The World Health Organization has hired the company, called Afrigen Biologics and Vaccines, as part of a $100 million plan to figure out how to make an mRNA vaccine against COVID that is as close as possible to the version produced by Moderna.
As to why WHO has chosen to try to copy Moderna rather than the other mRNA COVID vaccine, which is made by Pfizer BioNTech, Friede says the choice was practical.
“Moderna has reiterated on several occasions that they will not enforce their intellectual property during the pandemic,” says Friede. In other words, a manufacturer probably won’t face a lawsuit for producing a vaccine that’s virtually identical to Moderna’s.
But Afrigen’s Petro Treblanche says there are still a lot of unknowns. Take Moderna’s patent.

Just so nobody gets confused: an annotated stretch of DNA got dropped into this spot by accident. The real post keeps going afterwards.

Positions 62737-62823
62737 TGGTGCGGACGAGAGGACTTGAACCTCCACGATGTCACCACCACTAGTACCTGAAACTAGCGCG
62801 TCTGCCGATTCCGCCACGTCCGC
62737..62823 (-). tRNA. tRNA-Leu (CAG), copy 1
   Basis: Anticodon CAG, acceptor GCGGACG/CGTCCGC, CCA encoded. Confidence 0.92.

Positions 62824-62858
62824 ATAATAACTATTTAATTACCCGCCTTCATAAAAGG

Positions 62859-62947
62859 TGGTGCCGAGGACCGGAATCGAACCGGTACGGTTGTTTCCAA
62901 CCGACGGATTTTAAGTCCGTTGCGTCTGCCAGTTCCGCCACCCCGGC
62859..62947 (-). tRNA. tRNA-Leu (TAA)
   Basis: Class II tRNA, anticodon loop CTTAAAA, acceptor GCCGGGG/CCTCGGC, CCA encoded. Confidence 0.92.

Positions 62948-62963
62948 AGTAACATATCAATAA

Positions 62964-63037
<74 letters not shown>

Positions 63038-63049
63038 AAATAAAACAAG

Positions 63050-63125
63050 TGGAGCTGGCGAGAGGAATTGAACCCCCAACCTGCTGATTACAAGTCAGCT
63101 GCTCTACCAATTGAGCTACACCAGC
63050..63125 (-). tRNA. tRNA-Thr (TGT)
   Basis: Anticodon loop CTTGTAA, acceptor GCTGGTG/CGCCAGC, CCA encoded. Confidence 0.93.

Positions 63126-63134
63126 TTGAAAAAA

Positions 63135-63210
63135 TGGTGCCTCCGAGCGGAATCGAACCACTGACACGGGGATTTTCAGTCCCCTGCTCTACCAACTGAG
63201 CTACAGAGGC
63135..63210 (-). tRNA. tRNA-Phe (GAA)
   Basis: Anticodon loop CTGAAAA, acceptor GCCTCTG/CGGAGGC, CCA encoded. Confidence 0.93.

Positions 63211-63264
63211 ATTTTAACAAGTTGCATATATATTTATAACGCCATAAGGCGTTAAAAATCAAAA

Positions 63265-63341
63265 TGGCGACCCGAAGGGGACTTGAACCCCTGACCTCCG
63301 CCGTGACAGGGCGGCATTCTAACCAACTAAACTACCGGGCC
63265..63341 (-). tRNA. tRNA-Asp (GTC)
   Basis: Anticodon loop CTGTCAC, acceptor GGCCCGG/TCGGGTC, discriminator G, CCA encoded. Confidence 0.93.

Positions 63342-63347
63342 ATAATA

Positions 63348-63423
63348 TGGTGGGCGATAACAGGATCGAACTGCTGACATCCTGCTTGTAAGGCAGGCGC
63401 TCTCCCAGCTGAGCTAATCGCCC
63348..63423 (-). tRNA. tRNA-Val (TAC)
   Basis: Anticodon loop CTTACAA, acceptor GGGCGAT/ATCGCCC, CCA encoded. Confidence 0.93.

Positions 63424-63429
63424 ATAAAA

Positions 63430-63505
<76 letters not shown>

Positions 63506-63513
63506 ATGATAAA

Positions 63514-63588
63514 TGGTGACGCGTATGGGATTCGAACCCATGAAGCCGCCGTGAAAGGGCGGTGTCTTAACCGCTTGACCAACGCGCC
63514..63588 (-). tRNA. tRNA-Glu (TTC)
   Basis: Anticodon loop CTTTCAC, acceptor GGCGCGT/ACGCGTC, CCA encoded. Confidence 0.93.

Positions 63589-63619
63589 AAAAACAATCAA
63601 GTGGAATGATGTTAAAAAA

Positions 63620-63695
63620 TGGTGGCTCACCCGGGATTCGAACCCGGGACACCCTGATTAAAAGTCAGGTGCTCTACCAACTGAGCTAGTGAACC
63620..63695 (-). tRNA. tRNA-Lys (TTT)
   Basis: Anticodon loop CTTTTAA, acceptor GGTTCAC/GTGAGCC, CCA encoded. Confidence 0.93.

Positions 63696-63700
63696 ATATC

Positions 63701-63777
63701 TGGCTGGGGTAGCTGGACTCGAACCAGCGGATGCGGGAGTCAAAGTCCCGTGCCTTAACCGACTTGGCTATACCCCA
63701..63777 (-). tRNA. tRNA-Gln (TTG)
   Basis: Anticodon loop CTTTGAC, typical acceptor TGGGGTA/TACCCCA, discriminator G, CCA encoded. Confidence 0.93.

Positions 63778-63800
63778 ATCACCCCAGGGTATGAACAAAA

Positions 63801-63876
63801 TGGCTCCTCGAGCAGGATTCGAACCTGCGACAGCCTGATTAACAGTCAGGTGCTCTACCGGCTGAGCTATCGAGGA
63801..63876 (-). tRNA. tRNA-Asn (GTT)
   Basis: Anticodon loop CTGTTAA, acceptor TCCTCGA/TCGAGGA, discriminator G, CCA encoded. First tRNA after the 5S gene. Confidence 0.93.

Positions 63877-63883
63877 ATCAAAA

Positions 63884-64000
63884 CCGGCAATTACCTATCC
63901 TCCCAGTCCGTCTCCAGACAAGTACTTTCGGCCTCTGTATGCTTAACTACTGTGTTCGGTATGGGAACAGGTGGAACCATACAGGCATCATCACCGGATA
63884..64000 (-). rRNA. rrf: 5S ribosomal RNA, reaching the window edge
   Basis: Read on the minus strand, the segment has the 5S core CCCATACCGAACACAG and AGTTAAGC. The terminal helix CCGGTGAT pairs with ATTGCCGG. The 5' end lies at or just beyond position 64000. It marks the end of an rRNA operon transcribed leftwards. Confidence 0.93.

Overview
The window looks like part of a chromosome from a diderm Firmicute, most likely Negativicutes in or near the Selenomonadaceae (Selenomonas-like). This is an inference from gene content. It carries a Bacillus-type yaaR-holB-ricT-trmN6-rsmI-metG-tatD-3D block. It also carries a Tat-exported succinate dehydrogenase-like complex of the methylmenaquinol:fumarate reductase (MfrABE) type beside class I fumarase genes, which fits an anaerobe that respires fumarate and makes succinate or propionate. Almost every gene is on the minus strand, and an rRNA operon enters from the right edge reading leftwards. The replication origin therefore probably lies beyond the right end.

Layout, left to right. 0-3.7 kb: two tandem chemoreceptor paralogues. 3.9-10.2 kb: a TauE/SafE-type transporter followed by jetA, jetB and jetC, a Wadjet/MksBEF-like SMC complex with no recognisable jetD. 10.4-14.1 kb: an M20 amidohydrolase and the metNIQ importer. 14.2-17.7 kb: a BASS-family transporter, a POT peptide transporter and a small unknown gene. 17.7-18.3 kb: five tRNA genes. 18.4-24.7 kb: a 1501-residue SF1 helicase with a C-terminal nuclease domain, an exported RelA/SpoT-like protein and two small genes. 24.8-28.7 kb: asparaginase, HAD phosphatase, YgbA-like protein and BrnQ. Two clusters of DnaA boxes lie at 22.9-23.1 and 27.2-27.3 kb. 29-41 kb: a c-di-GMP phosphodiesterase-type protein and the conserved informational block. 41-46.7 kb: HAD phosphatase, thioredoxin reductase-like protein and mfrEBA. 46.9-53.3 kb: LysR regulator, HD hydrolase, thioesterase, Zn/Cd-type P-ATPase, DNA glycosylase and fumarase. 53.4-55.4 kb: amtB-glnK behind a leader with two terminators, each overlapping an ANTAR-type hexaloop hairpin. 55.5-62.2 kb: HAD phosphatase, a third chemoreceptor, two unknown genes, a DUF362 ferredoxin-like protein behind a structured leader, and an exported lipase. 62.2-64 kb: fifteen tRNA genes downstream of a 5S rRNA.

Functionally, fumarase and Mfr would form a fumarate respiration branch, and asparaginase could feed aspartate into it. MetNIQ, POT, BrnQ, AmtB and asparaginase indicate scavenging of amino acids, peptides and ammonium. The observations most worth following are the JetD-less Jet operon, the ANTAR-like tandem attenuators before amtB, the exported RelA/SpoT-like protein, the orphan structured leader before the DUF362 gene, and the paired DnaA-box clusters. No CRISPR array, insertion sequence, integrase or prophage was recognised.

“It’s written very carefully and cleverly to not disclose absolutely everything,” says Treblanche.
So while Afrigen has been able to determine most of the equipment and specialized ingredients that are needed, “what we don’t know is the exact concentrations,” says Treblanche. “And we don’t know some of the mixing times — some of the conditions of mixing and formulating.”NPR
The fact that we are in a pandemic situation and we have Moderna not sharing the COVID-19 vaccine recipe makes me uncomfortable. On one hand, I think innovation should be protected and rewarded. In this case, trade is protected for 20 years for the technology that Moderna invented. The question is whether this is ethical to have a company guard their profits at the cost of potential human live losses. Moderna also promises not to enforce their intellectual property during a pandemic which seems kinda reasonable. Moderna also released the genetic sequence but not give the exact procedure to manufacture it.